October 12, 2021
It would be nice to get through this review without repeatedly referencing Left 4 Dead and its sequel, but there’s so much of the same DNA in Turtle Rock’s might-as-well-be-a-threequel, Back 4 Blood, that it’s going to be almost impossible.
As I’ve already said in two different previews, Back 4 Blood is Left 4 Dead 3 in all but name. Yes, it’s set in a different place and the Infected have been replaced with the Ridden, but that’s it aside a few additional mechanics. In this particular apocalypse the hordes of mutated humans have been caused by a parasitic worm that infests and takes over the host.
They become zombies at first, but then take on a variety of mutations that turn them into much moire dangerous creatures. There are Tall Boys, Crushers and Brutes, each of which does something very brutal with its one oversized hand. There are Hockers who cling to walls like spiders and spit gobs of sticky mucus at you. There’s one that vomits on you, one that pounces on you and drags you away, another that screams bloody murder if you startle it, summoning a horde.
Back 4 Blood: A frantic, exhilarating multiplayer experience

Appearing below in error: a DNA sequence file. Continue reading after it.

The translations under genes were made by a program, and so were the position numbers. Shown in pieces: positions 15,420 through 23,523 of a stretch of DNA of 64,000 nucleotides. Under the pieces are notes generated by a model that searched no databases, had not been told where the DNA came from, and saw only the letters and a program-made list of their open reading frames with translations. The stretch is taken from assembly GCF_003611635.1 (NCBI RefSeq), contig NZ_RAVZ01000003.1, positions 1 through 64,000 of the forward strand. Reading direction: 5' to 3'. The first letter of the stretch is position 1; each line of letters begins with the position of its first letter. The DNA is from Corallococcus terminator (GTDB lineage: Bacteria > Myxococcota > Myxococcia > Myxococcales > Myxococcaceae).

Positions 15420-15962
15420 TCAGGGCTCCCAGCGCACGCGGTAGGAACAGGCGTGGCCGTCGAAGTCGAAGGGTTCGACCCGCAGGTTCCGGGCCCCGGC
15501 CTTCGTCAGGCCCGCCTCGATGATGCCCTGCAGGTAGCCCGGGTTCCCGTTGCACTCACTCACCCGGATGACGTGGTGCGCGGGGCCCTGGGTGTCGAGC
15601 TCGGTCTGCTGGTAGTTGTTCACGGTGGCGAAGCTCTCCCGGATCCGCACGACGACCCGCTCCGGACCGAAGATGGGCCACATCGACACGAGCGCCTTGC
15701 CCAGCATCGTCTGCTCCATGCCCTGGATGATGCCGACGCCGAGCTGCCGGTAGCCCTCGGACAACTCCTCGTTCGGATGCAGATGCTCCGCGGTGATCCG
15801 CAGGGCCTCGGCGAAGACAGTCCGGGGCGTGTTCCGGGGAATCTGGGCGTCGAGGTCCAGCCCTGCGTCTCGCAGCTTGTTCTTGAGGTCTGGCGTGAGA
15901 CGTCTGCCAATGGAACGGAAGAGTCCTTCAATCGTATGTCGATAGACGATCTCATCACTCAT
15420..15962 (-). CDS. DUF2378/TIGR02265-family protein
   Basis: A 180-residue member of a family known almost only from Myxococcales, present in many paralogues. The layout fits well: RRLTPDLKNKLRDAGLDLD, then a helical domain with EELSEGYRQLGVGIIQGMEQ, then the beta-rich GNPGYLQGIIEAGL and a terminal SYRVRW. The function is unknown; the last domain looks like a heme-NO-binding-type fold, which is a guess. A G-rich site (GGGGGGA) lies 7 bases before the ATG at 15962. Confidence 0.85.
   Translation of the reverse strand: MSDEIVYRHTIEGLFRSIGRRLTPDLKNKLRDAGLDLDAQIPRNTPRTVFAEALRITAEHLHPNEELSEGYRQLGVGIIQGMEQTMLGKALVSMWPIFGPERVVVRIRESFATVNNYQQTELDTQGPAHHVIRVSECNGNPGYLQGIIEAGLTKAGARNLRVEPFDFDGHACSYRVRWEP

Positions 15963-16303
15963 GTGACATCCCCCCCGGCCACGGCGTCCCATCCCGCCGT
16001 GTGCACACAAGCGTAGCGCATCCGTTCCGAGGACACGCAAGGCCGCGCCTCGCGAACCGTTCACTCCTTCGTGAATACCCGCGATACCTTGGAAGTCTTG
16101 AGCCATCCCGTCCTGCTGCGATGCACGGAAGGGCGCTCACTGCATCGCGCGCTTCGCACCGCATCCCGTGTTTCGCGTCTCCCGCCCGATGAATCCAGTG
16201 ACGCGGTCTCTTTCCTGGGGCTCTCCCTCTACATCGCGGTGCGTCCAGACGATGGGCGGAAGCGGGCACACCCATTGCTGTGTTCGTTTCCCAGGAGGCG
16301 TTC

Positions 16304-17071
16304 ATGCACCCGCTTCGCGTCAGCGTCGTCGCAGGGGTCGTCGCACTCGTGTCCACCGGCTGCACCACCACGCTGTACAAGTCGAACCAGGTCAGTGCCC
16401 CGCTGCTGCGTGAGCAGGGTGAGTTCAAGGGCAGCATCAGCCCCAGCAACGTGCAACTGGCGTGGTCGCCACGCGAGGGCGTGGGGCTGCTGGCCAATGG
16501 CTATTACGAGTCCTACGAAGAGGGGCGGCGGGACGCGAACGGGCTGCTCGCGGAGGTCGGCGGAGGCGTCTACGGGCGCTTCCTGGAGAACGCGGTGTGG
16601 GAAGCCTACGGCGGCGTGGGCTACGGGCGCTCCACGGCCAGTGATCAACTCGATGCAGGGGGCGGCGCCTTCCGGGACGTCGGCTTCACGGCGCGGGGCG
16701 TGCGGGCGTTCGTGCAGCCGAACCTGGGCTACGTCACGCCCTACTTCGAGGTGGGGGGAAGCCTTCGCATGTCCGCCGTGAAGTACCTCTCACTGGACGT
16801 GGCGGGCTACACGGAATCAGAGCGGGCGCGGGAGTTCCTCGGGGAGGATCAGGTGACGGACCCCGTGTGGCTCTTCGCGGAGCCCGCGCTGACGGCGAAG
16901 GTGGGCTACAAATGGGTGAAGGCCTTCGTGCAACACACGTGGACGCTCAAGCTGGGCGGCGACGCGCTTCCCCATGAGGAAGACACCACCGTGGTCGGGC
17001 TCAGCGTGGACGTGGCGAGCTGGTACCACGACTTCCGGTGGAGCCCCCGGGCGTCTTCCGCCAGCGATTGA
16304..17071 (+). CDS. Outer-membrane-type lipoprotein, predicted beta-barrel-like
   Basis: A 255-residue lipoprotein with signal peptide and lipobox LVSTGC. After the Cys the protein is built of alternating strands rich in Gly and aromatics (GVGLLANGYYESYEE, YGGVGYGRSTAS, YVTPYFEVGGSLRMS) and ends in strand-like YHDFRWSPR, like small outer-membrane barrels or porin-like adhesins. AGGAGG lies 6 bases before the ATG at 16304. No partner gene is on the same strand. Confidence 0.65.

To be fair, if you played a lot of Left 4 Dead or its more recent homage, World War Z, then none of these mutations will feel new. In fact, they’re now almost generic, which sadly robs some of their impact. It’s annoying when they pin you or grab you and you need to either await rescue or use a stun gun, but they’re not all that scary any more.
Back 4 Blood attempts to compensate at times by simply hurling them at you in almost comical numbers, but there’s little you can’t overcome by back-peddling while spraying bullets. Which is not to say they don’t have an effect. Seeing a Tall Boy materialise through the fog, or hearing the echoing belch of a Retch will give you pause. It’s just not scary. It’s reached the point where every mutation you spy on the near horizon just means more fun.
Each of the eight Cleaners you can choose to play as has different starting gear, and will bestow unique buffs and abilities on the party. Bat-swinging redhead Holly, for example, does increased melee damage, while former game hunter Jim increases everyone’s aim-down-sights speed. These buffs aren’t enough to make or break a team, but add a little individuality to each Cleaner.